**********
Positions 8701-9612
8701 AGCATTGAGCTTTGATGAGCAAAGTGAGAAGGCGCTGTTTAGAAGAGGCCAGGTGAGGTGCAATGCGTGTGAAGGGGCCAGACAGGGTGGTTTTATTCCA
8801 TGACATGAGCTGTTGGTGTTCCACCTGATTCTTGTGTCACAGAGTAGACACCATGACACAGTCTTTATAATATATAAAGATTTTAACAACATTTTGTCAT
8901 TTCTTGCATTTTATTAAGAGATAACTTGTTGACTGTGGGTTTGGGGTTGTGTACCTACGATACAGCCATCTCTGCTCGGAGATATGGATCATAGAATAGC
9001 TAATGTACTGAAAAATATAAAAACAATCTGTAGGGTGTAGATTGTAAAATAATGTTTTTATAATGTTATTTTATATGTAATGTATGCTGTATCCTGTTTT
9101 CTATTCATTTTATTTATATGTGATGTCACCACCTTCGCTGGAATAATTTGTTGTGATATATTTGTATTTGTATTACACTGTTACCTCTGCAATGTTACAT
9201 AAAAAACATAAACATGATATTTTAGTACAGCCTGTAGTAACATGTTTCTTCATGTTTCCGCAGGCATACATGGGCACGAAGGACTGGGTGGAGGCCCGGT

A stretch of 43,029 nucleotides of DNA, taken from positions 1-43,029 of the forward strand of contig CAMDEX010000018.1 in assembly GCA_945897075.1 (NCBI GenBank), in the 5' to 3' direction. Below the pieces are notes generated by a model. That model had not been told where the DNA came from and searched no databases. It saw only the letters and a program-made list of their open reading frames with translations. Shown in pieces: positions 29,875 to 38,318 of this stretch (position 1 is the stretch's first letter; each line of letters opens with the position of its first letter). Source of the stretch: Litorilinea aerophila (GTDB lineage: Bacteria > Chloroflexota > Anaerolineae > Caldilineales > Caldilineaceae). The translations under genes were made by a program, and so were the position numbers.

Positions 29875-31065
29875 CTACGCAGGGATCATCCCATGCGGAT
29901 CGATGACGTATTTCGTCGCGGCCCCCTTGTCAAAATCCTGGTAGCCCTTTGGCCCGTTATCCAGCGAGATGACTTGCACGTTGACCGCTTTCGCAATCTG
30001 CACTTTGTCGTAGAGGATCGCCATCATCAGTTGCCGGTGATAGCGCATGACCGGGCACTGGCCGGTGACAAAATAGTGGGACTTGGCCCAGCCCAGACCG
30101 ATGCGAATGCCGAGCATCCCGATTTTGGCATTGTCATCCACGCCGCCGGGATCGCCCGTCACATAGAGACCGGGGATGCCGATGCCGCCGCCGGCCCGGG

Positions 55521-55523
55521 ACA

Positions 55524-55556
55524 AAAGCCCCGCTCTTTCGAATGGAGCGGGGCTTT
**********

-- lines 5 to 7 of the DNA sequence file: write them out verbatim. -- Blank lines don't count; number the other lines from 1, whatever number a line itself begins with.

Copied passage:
9001 TAATGTACTGAAAAATATAAAAACAATCTGTAGGGTGTAGATTGTAAAATAATGTTTTTATAATGTTATTTTATATGTAATGTATGCTGTATCCTGTTTT
9101 CTATTCATTTTATTTATATGTGATGTCACCACCTTCGCTGGAATAATTTGTTGTGATATATTTGTATTTGTATTACACTGTTACCTCTGCAATGTTACAT
9201 AAAAAACATAAACATGATATTTTAGTACAGCCTGTAGTAACATGTTTCTTCATGTTTCCGCAGGCATACATGGGCACGAAGGACTGGGTGGAGGCCCGGT